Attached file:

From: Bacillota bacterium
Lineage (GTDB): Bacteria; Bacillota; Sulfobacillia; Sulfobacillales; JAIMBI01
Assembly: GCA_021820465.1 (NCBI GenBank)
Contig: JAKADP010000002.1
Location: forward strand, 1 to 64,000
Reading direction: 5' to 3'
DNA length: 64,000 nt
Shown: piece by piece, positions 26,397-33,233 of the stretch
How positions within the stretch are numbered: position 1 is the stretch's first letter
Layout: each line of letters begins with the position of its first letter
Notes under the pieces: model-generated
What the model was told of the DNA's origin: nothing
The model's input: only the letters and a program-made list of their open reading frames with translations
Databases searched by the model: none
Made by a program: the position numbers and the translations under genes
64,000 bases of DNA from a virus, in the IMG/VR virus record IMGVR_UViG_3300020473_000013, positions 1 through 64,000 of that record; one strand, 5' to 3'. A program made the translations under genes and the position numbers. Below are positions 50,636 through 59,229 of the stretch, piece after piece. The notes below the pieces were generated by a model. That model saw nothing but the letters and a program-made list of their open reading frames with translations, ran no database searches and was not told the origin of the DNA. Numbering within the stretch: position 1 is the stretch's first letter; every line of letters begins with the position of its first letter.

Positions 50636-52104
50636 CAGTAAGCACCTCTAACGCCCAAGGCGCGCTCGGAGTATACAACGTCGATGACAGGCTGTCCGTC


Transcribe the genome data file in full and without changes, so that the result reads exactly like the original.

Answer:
From: Bacillota bacterium
Lineage (GTDB): Bacteria; Bacillota; Sulfobacillia; Sulfobacillales; JAIMBI01
Assembly: GCA_021820465.1 (NCBI GenBank)
Contig: JAKADP010000002.1
Location: forward strand, 1 to 64,000
Reading direction: 5' to 3'
DNA length: 64,000 nt
Shown: piece by piece, positions 26,397-33,233 of the stretch
How positions within the stretch are numbered: position 1 is the stretch's first letter
Layout: each line of letters begins with the position of its first letter
Notes under the pieces: model-generated
What the model was told of the DNA's origin: nothing
The model's input: only the letters and a program-made list of their open reading frames with translations
Databases searched by the model: none
Made by a program: the position numbers and the translations under genes
64,000 bases of DNA from a virus, in the IMG/VR virus record IMGVR_UViG_3300020473_000013, positions 1 through 64,000 of that record; one strand, 5' to 3'. A program made the translations under genes and the position numbers. Below are positions 50,636 through 59,229 of the stretch, piece after piece. The notes below the pieces were generated by a model. That model saw nothing but the letters and a program-made list of their open reading frames with translations, ran no database searches and was not told the origin of the DNA. Numbering within the stretch: position 1 is the stretch's first letter; every line of letters begins with the position of its first letter.

Positions 50636-52104
50636 CAGTAAGCACCTCTAACGCCCAAGGCGCGCTCGGAGTATACAACGTCGATGACAGGCTGTCCGTC